Since my presentation in September 2012, there has been considerable discussion in the media and the community of East Cleveland about the possible merger of East Cleveland with the City of Cleveland. 

In fact, the mayors of the two cities have come out in favor of that merger.  Former Cleveland Council President and former head of the NAACP, George Forbes seemed to initiate this discussion.  There have already been examples of mergers of some city services with those of Cleveland including the Water Department.  A strong movement to merge the East Cleveland Public Library with the Cuyahoga County Public Library failed due to opposition from a small but vocal group of citizens even though the Library Board had recommended the merger.  It now seems as if the greatest impediment to the final merger will be the East Cleveland City Council.  It will take a vote of the people to finally decide the future of the community.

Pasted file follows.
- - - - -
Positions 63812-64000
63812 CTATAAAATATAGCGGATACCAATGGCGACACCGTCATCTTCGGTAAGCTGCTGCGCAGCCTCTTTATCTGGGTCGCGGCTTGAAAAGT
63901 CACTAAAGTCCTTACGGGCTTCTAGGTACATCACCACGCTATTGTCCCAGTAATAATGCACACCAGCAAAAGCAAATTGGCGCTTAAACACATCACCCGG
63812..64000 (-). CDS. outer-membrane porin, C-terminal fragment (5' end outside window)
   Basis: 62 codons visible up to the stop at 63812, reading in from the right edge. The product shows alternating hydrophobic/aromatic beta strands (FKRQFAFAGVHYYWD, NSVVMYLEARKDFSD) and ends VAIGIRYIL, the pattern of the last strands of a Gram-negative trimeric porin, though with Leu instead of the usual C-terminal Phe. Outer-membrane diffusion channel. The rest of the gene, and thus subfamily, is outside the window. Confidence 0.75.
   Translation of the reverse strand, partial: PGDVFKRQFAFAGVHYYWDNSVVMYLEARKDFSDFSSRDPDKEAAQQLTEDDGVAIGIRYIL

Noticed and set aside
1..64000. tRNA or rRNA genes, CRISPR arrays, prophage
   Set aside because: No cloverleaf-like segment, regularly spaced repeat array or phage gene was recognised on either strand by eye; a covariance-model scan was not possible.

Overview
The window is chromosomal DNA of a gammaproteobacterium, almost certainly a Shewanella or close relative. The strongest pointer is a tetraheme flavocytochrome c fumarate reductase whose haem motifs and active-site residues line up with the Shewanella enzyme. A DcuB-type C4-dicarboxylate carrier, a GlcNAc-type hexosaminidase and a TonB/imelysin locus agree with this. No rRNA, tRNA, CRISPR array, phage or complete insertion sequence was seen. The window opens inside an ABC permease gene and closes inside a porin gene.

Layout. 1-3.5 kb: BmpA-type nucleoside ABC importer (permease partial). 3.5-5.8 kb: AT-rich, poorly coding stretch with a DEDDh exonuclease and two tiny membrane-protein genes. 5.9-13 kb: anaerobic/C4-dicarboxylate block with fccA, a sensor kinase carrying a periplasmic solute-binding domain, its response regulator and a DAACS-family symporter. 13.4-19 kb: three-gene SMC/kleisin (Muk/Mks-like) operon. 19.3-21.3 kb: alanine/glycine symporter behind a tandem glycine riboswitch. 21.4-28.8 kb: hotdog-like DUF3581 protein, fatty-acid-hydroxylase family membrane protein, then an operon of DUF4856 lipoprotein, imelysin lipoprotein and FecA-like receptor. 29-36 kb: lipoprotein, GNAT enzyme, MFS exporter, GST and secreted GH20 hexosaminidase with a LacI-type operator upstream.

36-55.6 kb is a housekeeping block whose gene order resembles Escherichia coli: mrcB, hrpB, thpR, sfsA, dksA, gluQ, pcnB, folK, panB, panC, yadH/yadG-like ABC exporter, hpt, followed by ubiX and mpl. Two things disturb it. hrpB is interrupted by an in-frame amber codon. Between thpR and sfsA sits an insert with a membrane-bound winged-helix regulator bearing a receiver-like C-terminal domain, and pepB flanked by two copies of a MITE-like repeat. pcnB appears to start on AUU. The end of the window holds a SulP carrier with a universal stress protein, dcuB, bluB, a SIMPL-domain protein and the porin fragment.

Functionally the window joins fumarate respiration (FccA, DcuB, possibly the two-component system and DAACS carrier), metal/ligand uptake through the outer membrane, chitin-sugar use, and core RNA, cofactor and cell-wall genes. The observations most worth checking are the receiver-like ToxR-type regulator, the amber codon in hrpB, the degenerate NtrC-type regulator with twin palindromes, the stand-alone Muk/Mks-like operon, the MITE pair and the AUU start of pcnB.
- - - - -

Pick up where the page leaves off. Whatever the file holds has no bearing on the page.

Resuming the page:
Last night I watched a 40 minute program, which describes the heartbreak and despair felt by current and former citizens of East Cleveland.  That heartbreak and despair is similar to that which many readers of my blog expressed, when seeing what has become of East Cleveland.  The difference is that most of my readers have been White former citizens, who lived in East Cleveland, when I was there too.  The people you meet and hear on this program lived there during the 1990s and later.  They are all African-American.  The hopes, values and sorrow they express are the same as mine and those of most of my readers.